Intel handed 643-million-dollar Danish tax bill: report

April 7, 2009
The logo of US semi-conductor company Intel. Intel, the US technology giant, has been handed a 643-million-dollar bill by tax authorities in Denmark over its disputed sale of a Danish company, the Jyllands-Posten daily reported Tuesday.

Intel, the US technology giant, has been handed a 643-million-dollar bill by tax authorities in Denmark over its disputed sale of a Danish company, the Jyllands-Posten daily reported Tuesday.

The authorities want to hand over 3.6 billion kroner (483 million euros) in unpaid taxes, alleging it sold the Danish technology firm Giga to one of its subsidiaries for a price well below the market rate, it reported.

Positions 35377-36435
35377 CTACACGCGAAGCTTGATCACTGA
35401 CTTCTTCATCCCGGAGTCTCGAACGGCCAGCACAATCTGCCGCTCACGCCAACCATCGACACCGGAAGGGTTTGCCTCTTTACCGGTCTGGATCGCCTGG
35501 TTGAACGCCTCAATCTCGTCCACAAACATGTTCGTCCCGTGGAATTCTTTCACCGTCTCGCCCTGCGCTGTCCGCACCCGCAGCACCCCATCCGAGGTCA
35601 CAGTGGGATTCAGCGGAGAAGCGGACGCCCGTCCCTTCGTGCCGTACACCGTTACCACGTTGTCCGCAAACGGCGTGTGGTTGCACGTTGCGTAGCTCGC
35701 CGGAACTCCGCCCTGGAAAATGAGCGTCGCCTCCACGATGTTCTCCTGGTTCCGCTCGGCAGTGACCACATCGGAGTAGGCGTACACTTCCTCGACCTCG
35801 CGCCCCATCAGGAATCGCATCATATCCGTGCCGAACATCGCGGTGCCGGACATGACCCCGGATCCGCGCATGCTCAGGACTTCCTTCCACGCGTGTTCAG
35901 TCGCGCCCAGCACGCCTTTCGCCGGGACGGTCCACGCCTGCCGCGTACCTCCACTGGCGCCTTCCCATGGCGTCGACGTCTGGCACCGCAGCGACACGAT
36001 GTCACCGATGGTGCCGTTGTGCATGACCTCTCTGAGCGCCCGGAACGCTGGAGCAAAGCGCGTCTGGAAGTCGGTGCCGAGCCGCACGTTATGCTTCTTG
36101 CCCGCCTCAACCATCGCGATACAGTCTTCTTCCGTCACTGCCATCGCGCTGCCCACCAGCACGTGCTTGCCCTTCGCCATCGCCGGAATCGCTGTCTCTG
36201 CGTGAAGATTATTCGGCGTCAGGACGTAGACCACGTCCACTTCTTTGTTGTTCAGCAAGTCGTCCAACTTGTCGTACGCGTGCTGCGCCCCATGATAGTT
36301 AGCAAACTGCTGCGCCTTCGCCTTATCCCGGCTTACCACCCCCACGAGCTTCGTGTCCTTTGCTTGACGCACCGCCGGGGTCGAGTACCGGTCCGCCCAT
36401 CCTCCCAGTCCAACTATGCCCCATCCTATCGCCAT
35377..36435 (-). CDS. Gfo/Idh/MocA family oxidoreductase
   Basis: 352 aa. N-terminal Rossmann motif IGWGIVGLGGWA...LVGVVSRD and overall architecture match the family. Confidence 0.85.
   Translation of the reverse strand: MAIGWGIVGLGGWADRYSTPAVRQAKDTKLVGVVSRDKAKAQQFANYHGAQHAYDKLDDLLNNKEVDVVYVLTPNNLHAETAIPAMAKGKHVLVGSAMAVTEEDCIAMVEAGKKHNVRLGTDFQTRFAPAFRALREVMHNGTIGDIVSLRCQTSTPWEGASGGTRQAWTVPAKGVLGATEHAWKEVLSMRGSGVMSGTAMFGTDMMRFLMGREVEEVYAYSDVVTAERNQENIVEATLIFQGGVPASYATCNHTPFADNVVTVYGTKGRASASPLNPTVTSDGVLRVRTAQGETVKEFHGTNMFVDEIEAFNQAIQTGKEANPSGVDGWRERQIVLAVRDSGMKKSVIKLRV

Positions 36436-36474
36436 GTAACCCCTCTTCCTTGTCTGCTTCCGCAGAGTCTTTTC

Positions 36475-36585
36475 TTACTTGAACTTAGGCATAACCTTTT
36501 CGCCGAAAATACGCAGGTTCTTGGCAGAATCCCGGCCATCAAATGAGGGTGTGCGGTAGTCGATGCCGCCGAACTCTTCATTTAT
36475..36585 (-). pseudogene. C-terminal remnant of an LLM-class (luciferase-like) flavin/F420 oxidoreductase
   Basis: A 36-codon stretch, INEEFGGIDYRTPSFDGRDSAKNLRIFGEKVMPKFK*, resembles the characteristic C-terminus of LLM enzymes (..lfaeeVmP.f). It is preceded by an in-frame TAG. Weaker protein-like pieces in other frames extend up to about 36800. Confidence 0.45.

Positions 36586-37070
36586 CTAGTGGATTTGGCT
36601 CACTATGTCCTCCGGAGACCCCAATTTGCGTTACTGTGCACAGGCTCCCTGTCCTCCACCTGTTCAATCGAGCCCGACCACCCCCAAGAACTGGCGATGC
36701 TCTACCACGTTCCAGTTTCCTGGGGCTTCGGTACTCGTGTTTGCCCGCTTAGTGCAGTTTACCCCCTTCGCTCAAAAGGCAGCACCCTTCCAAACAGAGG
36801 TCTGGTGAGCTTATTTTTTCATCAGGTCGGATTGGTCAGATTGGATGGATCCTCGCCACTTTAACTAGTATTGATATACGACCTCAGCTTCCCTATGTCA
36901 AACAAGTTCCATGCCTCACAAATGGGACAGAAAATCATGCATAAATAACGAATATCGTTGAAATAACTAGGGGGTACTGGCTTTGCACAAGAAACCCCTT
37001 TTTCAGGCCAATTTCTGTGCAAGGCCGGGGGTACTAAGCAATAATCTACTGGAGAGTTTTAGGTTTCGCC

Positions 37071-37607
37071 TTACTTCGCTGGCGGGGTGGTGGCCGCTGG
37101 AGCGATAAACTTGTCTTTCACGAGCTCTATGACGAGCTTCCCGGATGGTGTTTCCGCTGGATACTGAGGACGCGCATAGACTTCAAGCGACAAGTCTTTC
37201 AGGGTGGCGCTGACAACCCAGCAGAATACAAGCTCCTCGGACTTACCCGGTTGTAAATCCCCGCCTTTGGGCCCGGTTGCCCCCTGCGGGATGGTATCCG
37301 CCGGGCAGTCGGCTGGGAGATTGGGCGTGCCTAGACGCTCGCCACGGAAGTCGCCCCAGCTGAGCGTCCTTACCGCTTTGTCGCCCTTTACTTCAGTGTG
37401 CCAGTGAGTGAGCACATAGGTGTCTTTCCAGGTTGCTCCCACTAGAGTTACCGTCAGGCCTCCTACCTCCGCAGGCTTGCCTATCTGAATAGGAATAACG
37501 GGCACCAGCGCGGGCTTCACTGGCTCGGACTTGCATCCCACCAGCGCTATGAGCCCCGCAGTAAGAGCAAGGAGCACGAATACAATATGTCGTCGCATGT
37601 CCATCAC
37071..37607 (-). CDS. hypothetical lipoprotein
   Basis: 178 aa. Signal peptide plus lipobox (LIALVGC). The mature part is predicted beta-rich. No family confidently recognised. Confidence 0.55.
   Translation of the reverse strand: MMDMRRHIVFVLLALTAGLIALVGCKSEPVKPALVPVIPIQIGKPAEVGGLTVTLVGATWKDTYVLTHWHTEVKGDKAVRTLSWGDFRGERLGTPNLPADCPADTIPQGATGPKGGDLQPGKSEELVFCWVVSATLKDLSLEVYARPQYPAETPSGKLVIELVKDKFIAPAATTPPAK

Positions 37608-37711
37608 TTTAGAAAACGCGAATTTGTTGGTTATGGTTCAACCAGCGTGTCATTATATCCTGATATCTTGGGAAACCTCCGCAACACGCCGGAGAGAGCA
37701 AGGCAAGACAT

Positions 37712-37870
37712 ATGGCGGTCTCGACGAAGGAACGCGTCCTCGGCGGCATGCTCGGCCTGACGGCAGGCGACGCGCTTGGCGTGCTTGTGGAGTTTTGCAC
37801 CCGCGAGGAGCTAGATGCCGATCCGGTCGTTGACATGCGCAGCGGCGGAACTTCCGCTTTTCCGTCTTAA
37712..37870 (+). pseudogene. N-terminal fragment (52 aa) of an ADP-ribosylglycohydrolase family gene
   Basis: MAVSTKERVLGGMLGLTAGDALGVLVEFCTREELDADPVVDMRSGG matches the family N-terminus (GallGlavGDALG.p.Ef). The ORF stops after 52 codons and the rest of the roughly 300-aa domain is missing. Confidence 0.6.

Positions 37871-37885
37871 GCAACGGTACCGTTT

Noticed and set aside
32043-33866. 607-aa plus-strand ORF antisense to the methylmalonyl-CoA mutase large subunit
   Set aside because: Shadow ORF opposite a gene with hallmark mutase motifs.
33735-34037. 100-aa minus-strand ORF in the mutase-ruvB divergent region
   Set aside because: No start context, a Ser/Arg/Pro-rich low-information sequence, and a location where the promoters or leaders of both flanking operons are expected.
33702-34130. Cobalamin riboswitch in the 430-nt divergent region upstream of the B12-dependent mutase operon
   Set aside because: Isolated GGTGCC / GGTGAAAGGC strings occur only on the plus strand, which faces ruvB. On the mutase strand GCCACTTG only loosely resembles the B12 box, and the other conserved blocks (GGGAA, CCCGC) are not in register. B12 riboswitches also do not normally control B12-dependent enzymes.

When a company completes a transaction with itself or one of its subsidiaries, it is bound by Danish law to pay the current market price.

The aim is to prevent any capital gains when those are resold from being transferred to countries with more advantageous tax regimes.

Intel, which originally bought Giga for 9.4 billion kroner in 2000, sold the company to a subsidiary for 1.9 billion kroner two years later.

Investigators argue the actual value of that deal should have been 8.0 billion kroner more, a sum that would have incurred taxes of close to 2.5 billion kroner, the newspaper said.

Authorities are also claiming interest on the unpaid tax bill, which brings the amount owed to 3.6 billion kroner.

Intel disputes those claims and has already filed an appeal in the Danish courts, the Jyllands-Posten reported.

When contacted by AFP, the Danish tax authorities declined to comment on the reports.

(c) 2009 AFP

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